Real Business Cycle Theory

Real Business Cycle Theory is a continuation of the New Classical research program. It forgoes the impulse mechanism of Lucas – inaccurate expectations leading to nominal-real confusion – for a model that employs rational expectations with perfect information. In this model, actors are rational and perfectly informed. Macroeconomic changes occur due to technology shocks that affect the LRAS curve. “These supply-side shocks to the production function generate fluctuations in aggregate output and employment as rational individuals respond to the altered structure of relative prices by changing their labour supply and consumption decisions.” (Snowdon and Vane 2005, 297) Remember that, with no upward sloping SRAS curve, business cycles cannot be explained by nominal changes. Money-illusion ceases to impact y because expectations adjust prices immediately. Thus, real business cycle theory represents the logical end of rational expectations.

Implications of RBCT include: 1) Labor and leisure are highly substitutable. Changes in employment rates are the result of voluntary action. 2) Monetary policy is impotent because nominal changes are accounted for by rational expectations. 3) Output follows a random walk where all changes are due to real factors. Defined as Yt = gt + Yt-1 + zt where Y is output, g is the drift (growth) of output, and z represents a technology shock (Snowdon and Vane 2005, 301-303)

New Keynesian Business Cycle Theories

It is important to recognize that the New Keynesian research program is less focused than other programs. Models represent a search for explanation of short-run deviations from the long-run growth path. According to Mankiew and Romer, New Keynesian research confronts two questions:
1 Does the theory violate the classical dichotomy? That is, is money non-neutral?
2 Does the theory assume that real market imperfections in the economy are crucial for understanding economic fluctuations. (Snowdon and Vane 2005, 363)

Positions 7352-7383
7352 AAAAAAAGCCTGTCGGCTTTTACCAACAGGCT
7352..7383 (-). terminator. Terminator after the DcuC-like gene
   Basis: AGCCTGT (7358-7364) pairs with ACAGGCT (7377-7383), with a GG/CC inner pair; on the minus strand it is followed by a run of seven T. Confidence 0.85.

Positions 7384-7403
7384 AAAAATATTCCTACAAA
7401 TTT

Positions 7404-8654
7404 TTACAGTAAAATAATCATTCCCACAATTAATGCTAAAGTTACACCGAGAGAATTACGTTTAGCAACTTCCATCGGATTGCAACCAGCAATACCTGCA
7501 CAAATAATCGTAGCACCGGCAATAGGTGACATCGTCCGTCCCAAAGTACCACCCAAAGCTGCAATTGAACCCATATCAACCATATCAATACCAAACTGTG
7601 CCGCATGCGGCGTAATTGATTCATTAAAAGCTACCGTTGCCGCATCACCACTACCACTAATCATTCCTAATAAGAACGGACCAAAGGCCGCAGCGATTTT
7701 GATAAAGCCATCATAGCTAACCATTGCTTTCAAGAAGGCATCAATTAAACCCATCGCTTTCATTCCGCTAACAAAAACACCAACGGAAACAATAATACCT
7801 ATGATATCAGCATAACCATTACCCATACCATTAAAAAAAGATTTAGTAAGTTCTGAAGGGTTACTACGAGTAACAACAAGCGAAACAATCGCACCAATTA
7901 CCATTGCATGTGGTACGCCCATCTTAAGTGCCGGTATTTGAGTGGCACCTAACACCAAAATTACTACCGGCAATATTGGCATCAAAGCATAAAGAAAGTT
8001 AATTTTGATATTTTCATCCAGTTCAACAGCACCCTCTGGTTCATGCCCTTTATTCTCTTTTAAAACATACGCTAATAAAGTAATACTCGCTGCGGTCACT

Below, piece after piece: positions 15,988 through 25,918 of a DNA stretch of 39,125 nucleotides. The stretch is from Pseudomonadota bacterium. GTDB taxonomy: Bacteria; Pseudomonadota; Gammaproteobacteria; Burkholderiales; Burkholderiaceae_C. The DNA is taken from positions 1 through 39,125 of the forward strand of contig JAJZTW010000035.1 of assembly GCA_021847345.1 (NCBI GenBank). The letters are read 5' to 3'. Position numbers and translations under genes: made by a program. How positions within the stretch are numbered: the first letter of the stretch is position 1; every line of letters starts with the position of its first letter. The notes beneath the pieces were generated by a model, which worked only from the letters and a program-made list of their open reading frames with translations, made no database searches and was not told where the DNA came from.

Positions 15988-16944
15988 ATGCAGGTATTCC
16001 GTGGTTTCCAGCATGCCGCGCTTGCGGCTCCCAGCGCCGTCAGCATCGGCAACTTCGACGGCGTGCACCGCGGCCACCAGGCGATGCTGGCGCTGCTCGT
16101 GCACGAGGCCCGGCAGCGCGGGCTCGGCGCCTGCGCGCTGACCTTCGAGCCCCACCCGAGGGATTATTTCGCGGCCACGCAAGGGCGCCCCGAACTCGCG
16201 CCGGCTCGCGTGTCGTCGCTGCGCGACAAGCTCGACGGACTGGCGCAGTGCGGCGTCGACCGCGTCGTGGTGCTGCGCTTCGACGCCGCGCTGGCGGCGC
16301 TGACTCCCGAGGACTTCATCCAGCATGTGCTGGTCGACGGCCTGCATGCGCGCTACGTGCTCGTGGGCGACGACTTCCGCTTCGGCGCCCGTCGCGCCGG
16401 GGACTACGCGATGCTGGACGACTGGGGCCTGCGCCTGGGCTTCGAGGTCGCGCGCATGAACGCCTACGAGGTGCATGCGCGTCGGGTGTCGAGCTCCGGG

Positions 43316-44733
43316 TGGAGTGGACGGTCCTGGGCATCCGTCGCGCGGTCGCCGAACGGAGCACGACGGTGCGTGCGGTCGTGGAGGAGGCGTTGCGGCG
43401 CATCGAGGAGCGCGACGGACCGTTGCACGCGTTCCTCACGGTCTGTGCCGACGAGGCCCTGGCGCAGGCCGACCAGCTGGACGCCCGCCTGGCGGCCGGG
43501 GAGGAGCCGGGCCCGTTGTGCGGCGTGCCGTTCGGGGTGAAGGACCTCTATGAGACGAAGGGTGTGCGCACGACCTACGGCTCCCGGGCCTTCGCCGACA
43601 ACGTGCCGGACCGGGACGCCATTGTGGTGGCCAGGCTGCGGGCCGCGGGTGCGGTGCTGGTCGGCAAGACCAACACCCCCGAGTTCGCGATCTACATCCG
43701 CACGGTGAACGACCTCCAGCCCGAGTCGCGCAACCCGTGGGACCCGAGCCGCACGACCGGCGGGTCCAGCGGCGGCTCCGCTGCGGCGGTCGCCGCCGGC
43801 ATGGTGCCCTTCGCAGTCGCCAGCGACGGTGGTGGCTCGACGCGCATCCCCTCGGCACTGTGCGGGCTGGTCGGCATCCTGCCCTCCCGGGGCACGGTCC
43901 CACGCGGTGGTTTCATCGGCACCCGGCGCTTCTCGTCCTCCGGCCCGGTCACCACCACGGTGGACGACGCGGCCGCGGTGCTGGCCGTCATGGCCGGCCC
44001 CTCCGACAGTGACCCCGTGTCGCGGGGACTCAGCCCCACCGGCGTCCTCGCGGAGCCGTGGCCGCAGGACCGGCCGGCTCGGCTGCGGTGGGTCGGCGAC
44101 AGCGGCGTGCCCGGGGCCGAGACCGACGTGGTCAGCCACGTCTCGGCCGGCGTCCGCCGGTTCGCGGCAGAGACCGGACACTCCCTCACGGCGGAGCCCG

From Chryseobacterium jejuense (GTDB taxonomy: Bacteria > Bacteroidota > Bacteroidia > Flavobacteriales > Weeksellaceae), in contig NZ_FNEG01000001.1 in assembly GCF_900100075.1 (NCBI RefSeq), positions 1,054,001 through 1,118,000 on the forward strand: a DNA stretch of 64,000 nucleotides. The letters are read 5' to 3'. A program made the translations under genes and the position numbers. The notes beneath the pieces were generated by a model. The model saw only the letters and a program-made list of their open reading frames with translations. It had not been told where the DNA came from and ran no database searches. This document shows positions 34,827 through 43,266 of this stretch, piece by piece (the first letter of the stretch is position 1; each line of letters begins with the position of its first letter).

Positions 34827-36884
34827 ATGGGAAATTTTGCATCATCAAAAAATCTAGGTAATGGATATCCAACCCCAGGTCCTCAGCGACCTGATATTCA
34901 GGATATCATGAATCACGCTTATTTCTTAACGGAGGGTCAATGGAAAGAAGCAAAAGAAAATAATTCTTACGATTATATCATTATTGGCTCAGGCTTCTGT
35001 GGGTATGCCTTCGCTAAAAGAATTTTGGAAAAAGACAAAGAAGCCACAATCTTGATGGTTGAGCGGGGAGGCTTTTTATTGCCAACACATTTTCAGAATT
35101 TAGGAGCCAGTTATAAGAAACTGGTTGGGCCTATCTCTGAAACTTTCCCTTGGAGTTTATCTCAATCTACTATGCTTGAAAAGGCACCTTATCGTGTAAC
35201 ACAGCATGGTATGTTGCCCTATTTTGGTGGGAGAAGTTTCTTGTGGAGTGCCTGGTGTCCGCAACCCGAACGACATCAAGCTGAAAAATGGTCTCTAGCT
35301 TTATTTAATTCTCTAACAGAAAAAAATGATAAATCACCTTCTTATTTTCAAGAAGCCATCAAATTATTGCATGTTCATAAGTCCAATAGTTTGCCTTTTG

New Keynesian theories do not rely exclusively on supply or demand shocks. Either can cause economic fluctuation. New Keynesians are concerned about market imperfections that slow the process of adjustment to the long-run growth path. The textbook New Keynesian model considers the impact of rigid nominal prices and real wages. Firms operate as price searchers that tend not to reduce prices due to menu costs. Firms hire labor at efficiency wages – wages slightly above the market wage – in order to hold onto labor during recessions and to ensure productivity. That is, the higher is one’s wage, the greater is the cost of unemployment. During a recession, firms are slow to reduce prices due to menu costs. In the labor market, real wages do not lower, so drop in demand for labor augments what would already be an increase in unemployment. In the Greenwald-Stiglitz model, firms are risk averse and reduce output in order to lower the risk of bankruptcy. Therefore, what begins as a recession caused by a negative AD shock can lead to a reduction in AS. Lastly, hysteresis is the phenomenon where prolonged periods of elevated unemployment sustain memory in the economic system. Because workers have remained out of the workforce for an extended period of time, their willingness and/or ability to return or diminished. High unemployment begets future high unemployment.

Austrian Business Cycle 

Expansion of the money stock by a central bank leads to a lowering of the real interest rate and a distortion of relative prices. The change in the interest rate represents a change in the minimum rate of return required to sustain a project. With a drop in the rate, long term projects appear to be more profitable than before. Investment flows into these projects. The lower interest rate, since it does not reflect real preferences, distorts the structure of production. Eventually, the long term projects no longer appear profitable and the economy enters a period of depression, during which resources are reallocated.

Tuesday, August 5, 2014

Austrian Business Cycle Theory and the Significance of Different Monetary Regimes

The most popular version of the Austrian Business Cycle Theory [ABCT] attempts to explain economic booms and busts as a function of central bank intervention into the economy (For the sake of conciseness, I omit endogenous ABCT). The central bank is said to expand the money stock, creating an unsustainable boom that distorts the relative prices of goods and arbitrarily lengthens the structure of production (Hayek 19311933; Rothbard 1963;Garrison 1999). The lengthening occurs without an increased willingness of agents to increase savings, and thereby lower the interest rate endogenously. As a result, consumption does not fall to make way for an increase in goods produced with capital and time and capital intensive techniques. As the new money makes its way from capital intensive processes into the hands of laborers, the consumer and producer goods industries bid up the price of inputs. Eventually, the new, more capital intensive forms of production prove to be unprofitable, at which point the boom turns to bust and resources are reallocated to reflect the actual time preferences of consumers.